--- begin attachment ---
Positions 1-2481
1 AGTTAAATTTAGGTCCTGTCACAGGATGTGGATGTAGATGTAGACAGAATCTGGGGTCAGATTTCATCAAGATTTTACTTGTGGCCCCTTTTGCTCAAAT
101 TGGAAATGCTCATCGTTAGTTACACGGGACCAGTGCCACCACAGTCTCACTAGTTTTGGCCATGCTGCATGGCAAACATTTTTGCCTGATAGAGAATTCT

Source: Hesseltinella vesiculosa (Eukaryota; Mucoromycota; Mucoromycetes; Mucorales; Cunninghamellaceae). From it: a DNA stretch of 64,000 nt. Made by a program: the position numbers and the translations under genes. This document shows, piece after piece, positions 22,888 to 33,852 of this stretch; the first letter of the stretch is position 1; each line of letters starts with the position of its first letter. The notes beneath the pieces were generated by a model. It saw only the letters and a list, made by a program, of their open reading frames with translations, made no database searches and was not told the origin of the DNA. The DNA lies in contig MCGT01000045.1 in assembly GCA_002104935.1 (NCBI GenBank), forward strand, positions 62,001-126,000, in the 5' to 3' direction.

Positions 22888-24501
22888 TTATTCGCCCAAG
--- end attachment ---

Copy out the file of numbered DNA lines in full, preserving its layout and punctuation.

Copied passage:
Positions 1-2481
1 AGTTAAATTTAGGTCCTGTCACAGGATGTGGATGTAGATGTAGACAGAATCTGGGGTCAGATTTCATCAAGATTTTACTTGTGGCCCCTTTTGCTCAAAT
101 TGGAAATGCTCATCGTTAGTTACACGGGACCAGTGCCACCACAGTCTCACTAGTTTTGGCCATGCTGCATGGCAAACATTTTTGCCTGATAGAGAATTCT

Source: Hesseltinella vesiculosa (Eukaryota; Mucoromycota; Mucoromycetes; Mucorales; Cunninghamellaceae). From it: a DNA stretch of 64,000 nt. Made by a program: the position numbers and the translations under genes. This document shows, piece after piece, positions 22,888 to 33,852 of this stretch; the first letter of the stretch is position 1; each line of letters starts with the position of its first letter. The notes beneath the pieces were generated by a model. It saw only the letters and a list, made by a program, of their open reading frames with translations, made no database searches and was not told the origin of the DNA. The DNA lies in contig MCGT01000045.1 in assembly GCA_002104935.1 (NCBI GenBank), forward strand, positions 62,001-126,000, in the 5' to 3' direction.

Positions 22888-24501
22888 TTATTCGCCCAAG